Blog Archives

Plover Patrol Workshop

Do you spend a lot of time on the beach and want to know more about western snowy plovers? Join Oregon Parks and Recreation Department’s wildlife biologist Vanessa Blackstone for an in-depth workshop on the western snowy plover. Members of Coastwatch, SOLVE, and folks that just like walking the beach can all learn what to look to aid this tiny shorebird when out on our wild Oregon Coast. The first half of the workshop is all about the bird! The second half (after lunch) focuses on how to survey for plovers, and is required for OPRD’s Plover Patrol volunteers.

When: Sunday, April 24 10 am – 2pm
Where: Nehalem Meeting Hall, Nehalem Bay State Park

To register: contact


There are 16 Snowy Plover Management Areas in Oregon

Topics Covered

First Half: A Tale of Plovers 10-noon:

  • Western snowy plover identification and life history
  • Threats and protection of the plover
  • Management history and what is happening now

Noon: Lunch break! Get to know your fellow plover lovers. Light refreshments provided.

Second Half: Surveying for Plovers 12:40 – 2 pm:

  • Survey Protocol
  • “Mock” survey to practice! Prizes for those that get it right!
  • Q and A on anything plover

Plover Patrol 2016

Do you love plovers?

Would you like to be on the team that spots these birds as they reclaim their historic nesting grounds?

Oregon Parks and Recreation (OPRD) is looking for volunteers to survey for western snowy plover, a threatened shorebird, at four of our State Parks in 2016!

We are very excited that this threatened shorebird is making a comeback, and we need help to track where they are interested in nesting. Last year a pair nested at Nehalem Bay for the first time in 30 years. To help plovers make this comeback, OPRD has four beaches set aside for them where we ask the public to let them nest in peace.

But! We need to know if the plovers are there!


Male Western Snowy Plover patrols Nehalem beach while his mate sat on their nest.

Time commitment is at least 1 survey per month, and each survey usually takes 2-3 hours.  Training is provided on survey protocol and identification. Surveys consist of walking on the beach on a (relatively) nice day, scanning for signs of plovers! Not too shabby. Surveys involve walking the beach and scanning for signs of western snowy plover, documenting potential predators and food sources, and noting recreation uses. Volunteers should be comfortable walking a few miles on the beach in wind and sun or light drizzle. In addition, a 4-hour training is required so that you can be listed as a sub-permittee on OPRD’s Recovery Permit. Don’t worry if that’s confusing – it will be explained during the training.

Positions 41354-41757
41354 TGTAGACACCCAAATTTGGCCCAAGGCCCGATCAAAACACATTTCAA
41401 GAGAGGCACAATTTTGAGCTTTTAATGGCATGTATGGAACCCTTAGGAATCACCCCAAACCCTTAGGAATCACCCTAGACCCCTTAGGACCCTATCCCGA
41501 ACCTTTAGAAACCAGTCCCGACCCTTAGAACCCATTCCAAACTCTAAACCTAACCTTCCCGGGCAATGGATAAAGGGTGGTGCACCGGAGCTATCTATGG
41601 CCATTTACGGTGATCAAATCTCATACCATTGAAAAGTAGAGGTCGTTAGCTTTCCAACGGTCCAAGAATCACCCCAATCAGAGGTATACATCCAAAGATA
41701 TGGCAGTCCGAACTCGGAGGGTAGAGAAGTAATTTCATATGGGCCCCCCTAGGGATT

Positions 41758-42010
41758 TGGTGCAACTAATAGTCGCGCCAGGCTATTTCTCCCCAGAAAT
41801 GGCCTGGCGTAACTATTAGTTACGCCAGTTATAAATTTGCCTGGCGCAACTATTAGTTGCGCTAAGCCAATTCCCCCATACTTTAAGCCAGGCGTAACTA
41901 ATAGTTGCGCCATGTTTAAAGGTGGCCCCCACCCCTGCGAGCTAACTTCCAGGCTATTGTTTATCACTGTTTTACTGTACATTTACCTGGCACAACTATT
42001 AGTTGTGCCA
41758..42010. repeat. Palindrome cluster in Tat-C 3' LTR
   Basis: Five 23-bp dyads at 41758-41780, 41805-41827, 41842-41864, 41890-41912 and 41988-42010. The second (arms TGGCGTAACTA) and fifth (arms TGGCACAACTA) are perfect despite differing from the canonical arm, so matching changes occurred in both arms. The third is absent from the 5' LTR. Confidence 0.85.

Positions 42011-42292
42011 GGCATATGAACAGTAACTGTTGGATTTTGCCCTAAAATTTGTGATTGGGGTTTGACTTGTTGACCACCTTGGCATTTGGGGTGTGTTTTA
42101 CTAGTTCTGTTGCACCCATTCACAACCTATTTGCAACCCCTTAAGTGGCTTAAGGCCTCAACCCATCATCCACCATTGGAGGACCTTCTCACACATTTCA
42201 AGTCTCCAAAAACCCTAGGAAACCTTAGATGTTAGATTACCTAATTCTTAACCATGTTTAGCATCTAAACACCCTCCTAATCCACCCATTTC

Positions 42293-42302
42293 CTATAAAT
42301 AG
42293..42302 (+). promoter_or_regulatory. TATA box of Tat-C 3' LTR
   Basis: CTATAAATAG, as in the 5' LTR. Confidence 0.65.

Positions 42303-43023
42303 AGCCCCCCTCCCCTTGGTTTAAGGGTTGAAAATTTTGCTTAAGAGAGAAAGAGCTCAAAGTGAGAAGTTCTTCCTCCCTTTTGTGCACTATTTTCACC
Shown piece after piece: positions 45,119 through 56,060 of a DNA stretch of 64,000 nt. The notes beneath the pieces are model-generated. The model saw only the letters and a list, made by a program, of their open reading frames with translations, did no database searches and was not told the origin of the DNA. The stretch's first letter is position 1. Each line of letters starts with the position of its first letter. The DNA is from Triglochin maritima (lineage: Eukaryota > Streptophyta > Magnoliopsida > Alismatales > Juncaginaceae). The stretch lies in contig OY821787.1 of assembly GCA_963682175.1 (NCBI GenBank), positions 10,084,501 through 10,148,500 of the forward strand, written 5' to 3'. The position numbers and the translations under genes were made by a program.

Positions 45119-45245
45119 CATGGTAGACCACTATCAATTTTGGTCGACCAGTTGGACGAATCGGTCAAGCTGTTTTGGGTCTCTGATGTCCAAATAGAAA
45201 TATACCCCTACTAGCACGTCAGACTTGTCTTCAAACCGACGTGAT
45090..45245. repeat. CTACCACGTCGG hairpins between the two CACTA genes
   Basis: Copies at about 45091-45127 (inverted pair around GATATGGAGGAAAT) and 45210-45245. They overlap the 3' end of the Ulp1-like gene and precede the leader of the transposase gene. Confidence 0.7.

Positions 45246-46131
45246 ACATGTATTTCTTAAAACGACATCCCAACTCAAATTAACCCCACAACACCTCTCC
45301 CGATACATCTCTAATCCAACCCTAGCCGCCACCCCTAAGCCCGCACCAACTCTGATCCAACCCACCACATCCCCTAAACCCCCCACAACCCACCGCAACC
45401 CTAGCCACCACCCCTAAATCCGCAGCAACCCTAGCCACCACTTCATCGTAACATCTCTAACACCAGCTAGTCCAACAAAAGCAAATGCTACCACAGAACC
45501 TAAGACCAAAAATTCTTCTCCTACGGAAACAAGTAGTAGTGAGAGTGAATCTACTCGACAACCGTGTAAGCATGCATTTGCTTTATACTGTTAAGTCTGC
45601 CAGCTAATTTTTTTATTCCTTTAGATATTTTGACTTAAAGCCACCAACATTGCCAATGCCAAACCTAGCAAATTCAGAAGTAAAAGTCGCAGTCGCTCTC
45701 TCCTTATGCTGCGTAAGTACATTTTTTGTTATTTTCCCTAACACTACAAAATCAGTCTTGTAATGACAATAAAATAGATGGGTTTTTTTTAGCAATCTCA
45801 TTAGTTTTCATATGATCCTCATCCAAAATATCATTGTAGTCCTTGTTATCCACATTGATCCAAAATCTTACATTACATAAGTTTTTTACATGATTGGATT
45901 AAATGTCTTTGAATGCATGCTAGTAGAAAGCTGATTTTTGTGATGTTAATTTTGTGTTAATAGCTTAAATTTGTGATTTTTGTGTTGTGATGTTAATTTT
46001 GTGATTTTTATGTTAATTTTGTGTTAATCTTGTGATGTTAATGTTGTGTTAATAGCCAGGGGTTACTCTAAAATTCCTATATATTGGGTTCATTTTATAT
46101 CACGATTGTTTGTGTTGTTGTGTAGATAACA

If you would like to attend a training, even if you don’t want to be a volunteer, please participate in our Doodle Poll: This helps us select the date(s) that work for the most people.

To apply to volunteer, contact



Plover Patrol Flocking up for 2014

Hello Oregonians! We’re looking to start up our Plover Patrol again to hunt for western snowy plover at three of our north coast parks. For more details and to apply, go to our Volunteer Posting.


Plover Patrol is Flocking Up!

Plover Patrol is Flocking Up!

Brian Booth State Park – Amphibian Training Day!

It was a sunny day last Wednesday when our North Coast Steward and I took the NCC Silver 1 AmeriCorps team out for some training in wildlife surveys and marsh walking. Silver 1 is serving with Oregon State Parks on the central and north coasts for 10 weeks this winter. They are helping OPRD staff implement much needed restoration and research projects throughout our parks, focusing on the Beaver Creek State Natural Area. The team will survey areas of Beaver Marsh this late winter to count amphibian egg masses, which sounds pretty dull! But mincing around through a calm, cool marsh in highly stylish waders, surrounded by amazing birds, and looking through the water for egg mass treasures is a lot more fun than you might think!

Can you spot the red-legged frog egg mass

Can you spot the red-legged frog egg mass?

They will find egg masses and document some habitat features in the area, like water depth and vegetation. OPRD (me) will then be able to compare to last year, and do it again next year, and as the years go by we will have an idea about what the amphibian population is up to in the marsh. Amphibians are often one of the first groups of species to respond to changes in the ecosystem, which makes them excellent indicators of ecosystem health.

Sometimes the water levels drop after frogs lay their eggs. When this happens the egg masses can be left high and dry - winter and spring rains are good for amphibian breeding!

Sometimes the water levels drop after frogs lay their eggs. When this happens the egg masses can be left high and dry – winter and spring rains are good for amphibian breeding!

We can already see a difference from last year – it seems that spring came early! There were already a lot of egg masses in the marsh, when last year about this same time there were only a handful. For OPRD this is important information so that we can plan restoration projects during times of the year that will have the least negative impact on our natural resources, like breeding amphibians! For the Americorps team, who works on lots of trail building and community projects, this is a unique opportunity to experience a completely different set of work challenges. Maybe we’ll make a wildlife biologist out of one of them!

The team learns how to maneuver a marsh and not fall in.

The team learns how to maneuver a marsh and not fall in.